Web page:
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- Subject: Re: Should Lua be more strict about Unicode errors?
- From: Coda Highland <chighland@...>
- Date: Tue, 8 Sep 2015 14:08:19 -0700
On Tue, Sep 8, 2015 at 1:51 PM, Ross Berteig <Ross@cheshireeng.com> wrote:
> On 9/8/2015 12:20 PM, Coda Highland wrote:
>> On Tue, Sep 8, 2015 at 11:39 AM, Ross Berteig <Ross@cheshireeng.com>
>>> Both goals could be achieved with a library routine that validates that a
>>> given utf8 string is also valid UTF-8, perhaps returning flags for the
>>> of violations it found rather than just nil or false on failure. It could
>>> even optionally repair the string by merging surrogate pairs or rewriting
>>> longer sequences to the shortest possible sequence. But such repair is
>>> exactly the case where you must be concerned that you are not creating
>>> very kind of attack opportunity that was defended against by the stricter
>> This is, in fact, what I had suggested -- a function for validation,
>> and a function for normalization.
>> Of note, normalization can in fact be done in a way immune to
>> malfeasance. What you do with the string AFTER normalization may, of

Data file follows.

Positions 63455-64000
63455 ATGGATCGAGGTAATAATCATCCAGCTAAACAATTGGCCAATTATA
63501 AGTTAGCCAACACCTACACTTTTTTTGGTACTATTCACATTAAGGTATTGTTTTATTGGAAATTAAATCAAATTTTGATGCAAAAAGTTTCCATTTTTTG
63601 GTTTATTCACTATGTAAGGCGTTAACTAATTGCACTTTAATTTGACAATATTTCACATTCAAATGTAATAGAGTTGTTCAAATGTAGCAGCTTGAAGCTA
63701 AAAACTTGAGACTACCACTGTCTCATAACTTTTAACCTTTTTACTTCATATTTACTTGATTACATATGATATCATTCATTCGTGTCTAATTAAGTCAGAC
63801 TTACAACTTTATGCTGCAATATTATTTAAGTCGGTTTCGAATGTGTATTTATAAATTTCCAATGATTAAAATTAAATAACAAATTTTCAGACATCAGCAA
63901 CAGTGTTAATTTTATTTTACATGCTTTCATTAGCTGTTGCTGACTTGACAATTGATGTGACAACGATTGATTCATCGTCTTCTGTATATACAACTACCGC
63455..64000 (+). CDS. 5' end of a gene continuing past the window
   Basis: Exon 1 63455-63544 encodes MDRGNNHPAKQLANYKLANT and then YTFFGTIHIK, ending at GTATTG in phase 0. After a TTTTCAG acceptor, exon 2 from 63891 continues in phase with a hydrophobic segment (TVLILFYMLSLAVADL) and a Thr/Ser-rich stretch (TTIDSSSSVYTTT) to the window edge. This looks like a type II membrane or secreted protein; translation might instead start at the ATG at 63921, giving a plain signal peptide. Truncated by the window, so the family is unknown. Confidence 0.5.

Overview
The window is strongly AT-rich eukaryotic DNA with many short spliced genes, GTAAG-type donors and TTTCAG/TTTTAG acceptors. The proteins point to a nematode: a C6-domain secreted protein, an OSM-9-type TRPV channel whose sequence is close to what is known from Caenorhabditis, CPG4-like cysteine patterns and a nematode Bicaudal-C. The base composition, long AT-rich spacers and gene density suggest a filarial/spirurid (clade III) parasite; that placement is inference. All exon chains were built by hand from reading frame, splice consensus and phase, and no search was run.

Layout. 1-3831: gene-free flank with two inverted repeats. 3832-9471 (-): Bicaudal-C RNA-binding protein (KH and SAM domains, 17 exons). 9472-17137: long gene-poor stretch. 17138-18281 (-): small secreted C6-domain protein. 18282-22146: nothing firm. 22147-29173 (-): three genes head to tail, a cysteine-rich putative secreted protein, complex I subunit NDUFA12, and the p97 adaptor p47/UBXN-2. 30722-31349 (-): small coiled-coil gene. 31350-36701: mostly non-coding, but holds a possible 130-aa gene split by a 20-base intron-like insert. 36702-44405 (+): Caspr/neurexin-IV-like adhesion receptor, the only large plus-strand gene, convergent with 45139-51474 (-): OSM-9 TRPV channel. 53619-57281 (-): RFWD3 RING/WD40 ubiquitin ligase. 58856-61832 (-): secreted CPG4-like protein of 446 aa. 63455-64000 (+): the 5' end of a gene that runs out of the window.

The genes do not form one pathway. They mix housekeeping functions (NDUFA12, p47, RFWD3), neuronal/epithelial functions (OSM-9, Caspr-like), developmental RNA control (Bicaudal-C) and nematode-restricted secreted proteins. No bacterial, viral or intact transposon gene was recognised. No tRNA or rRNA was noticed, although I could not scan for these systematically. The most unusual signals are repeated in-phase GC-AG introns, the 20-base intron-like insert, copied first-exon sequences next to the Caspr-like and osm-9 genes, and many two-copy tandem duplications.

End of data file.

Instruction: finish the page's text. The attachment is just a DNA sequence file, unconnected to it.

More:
>> course, be a risk, but having a syntactic normalization pass before a
>> subsequent semantic-level validation (that is, not just validating the
>> UTF-8 string but validating the contents of it) will make it easier to
>> protect against it, because post-normalization you can be sure that
>> problematic characters (e.g. control characters or embedded nulls) can
>> only have one canonical representation.
> Exactly. The concern is to make sure that any normalization occurs *before*
> any semantic validation at all is done. Every time. Throughout your entire
> system. Otherwise, you run the risk of someone slipping something through,
> and next thing you know little Bobby Tables owns your web store...
> : https://xkcd.com/327/
> Unfortunately, a lot of systems take a very relaxed attitude to separating
> semantic content from representation on the wire. I'm still fighting with
> WordPress.com to get their parsing of Markdown to behave consistently with
> respect to some characters that need to be presented as HTML entities, for
> instance. They clearly normalize text more than once, and sometimes validate
> more than once, with stupidly wrong results. UTF-8 is at least normalizable
> in a way that would stabilize and be immune to further normalization.
Well yes, but WordPress's security is closer to "Swiss cheese" than
"Swiss bank," so this doesn't surprise me in the slightest.